In today’s RetailWire discussion, panelists weigh in about whether the Walmart comparison ads running in markets across the country are working or not. While most consumers are skeptical about price comparisons, the campaign appears to be driving share for Walmart. I have mixed feelings about the long-term benefit of the tactic, although it’s certainly true to Walmart’s brand positioning:
There is a lot of “fine print” (at least in the newspaper versions of the Walmart vs. Roundys ads running in this market) that would cause skepticism about the campaign. In particular, it’s hard to tell (especially in the TV spots) whether Walmart is doing an exact comparison or cherry-picking the items on both “tape totals” to slant the outcome. If you read the disclaimers, you’ll see what I mean, but there is no doubt that the campaign is working.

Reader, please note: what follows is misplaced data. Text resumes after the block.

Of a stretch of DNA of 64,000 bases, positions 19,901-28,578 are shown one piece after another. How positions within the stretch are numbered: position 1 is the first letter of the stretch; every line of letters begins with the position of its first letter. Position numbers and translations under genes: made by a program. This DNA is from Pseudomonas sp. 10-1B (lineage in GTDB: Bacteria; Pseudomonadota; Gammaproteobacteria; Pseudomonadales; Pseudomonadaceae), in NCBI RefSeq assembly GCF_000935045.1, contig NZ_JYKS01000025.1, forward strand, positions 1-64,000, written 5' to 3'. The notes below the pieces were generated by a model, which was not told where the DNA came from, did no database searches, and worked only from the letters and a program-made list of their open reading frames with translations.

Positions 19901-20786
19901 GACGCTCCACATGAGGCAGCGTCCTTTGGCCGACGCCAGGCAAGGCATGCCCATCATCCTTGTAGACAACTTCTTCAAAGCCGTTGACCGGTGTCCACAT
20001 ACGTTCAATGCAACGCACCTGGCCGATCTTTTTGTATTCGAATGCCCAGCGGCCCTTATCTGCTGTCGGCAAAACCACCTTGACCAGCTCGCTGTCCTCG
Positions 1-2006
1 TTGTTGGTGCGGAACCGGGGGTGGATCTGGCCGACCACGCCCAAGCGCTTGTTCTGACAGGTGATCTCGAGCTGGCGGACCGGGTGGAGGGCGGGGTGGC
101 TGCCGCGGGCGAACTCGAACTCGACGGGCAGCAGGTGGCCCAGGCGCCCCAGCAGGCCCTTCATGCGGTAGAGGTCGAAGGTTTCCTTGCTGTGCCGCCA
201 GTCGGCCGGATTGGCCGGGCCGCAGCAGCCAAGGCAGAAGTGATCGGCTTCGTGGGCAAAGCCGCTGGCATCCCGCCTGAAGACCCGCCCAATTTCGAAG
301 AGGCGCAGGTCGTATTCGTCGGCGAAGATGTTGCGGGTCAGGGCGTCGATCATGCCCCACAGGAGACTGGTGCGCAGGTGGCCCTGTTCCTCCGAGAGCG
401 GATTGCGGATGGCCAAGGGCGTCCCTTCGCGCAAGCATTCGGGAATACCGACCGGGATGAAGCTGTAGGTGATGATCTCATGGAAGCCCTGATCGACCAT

There are a couple of possible responses: Publix has decided to push back on the price message, while other grocery chains try to stay “above the fray” by offering better service and more specialized content. But not responding at all is a passive (and losing) tactic.
One more issue: The price comparisons may be driving share in food and consumables but do not appear to be moving Walmart’s overall sales and margins in the right direction. The focus on the lowest-margin businesses in the store may be counterproductive in the long run.